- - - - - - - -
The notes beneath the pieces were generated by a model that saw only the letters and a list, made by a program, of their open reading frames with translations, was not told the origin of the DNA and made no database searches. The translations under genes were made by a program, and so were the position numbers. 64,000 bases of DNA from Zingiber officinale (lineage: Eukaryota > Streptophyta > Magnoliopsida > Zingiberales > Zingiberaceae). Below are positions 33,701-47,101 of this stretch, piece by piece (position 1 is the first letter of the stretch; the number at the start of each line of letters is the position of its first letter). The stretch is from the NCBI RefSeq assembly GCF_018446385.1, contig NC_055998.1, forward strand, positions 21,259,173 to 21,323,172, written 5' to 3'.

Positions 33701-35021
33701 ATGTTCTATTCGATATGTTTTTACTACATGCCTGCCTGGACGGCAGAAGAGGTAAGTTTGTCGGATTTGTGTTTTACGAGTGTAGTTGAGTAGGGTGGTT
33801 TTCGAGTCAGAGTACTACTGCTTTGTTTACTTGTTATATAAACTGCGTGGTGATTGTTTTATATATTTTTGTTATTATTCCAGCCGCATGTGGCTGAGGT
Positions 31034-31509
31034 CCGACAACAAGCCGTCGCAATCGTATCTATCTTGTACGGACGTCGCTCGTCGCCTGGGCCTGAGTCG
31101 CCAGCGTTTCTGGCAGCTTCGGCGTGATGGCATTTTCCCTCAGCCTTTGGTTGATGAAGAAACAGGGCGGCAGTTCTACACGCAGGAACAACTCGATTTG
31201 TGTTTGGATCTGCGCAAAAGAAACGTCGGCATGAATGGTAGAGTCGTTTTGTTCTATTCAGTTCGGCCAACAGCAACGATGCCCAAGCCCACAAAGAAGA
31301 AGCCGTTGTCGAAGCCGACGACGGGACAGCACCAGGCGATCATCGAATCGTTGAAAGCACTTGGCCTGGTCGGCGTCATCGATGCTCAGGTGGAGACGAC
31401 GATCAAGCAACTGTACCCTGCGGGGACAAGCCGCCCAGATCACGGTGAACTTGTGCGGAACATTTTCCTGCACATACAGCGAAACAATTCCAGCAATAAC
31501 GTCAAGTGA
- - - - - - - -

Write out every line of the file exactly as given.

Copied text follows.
The notes beneath the pieces were generated by a model that saw only the letters and a list, made by a program, of their open reading frames with translations, was not told the origin of the DNA and made no database searches. The translations under genes were made by a program, and so were the position numbers. 64,000 bases of DNA from Zingiber officinale (lineage: Eukaryota > Streptophyta > Magnoliopsida > Zingiberales > Zingiberaceae). Below are positions 33,701-47,101 of this stretch, piece by piece (position 1 is the first letter of the stretch; the number at the start of each line of letters is the position of its first letter). The stretch is from the NCBI RefSeq assembly GCF_018446385.1, contig NC_055998.1, forward strand, positions 21,259,173 to 21,323,172, written 5' to 3'.

Positions 33701-35021
33701 ATGTTCTATTCGATATGTTTTTACTACATGCCTGCCTGGACGGCAGAAGAGGTAAGTTTGTCGGATTTGTGTTTTACGAGTGTAGTTGAGTAGGGTGGTT
33801 TTCGAGTCAGAGTACTACTGCTTTGTTTACTTGTTATATAAACTGCGTGGTGATTGTTTTATATATTTTTGTTATTATTCCAGCCGCATGTGGCTGAGGT
Positions 31034-31509
31034 CCGACAACAAGCCGTCGCAATCGTATCTATCTTGTACGGACGTCGCTCGTCGCCTGGGCCTGAGTCG
31101 CCAGCGTTTCTGGCAGCTTCGGCGTGATGGCATTTTCCCTCAGCCTTTGGTTGATGAAGAAACAGGGCGGCAGTTCTACACGCAGGAACAACTCGATTTG
31201 TGTTTGGATCTGCGCAAAAGAAACGTCGGCATGAATGGTAGAGTCGTTTTGTTCTATTCAGTTCGGCCAACAGCAACGATGCCCAAGCCCACAAAGAAGA
31301 AGCCGTTGTCGAAGCCGACGACGGGACAGCACCAGGCGATCATCGAATCGTTGAAAGCACTTGGCCTGGTCGGCGTCATCGATGCTCAGGTGGAGACGAC
31401 GATCAAGCAACTGTACCCTGCGGGGACAAGCCGCCCAGATCACGGTGAACTTGTGCGGAACATTTTCCTGCACATACAGCGAAACAATTCCAGCAATAAC
31501 GTCAAGTGA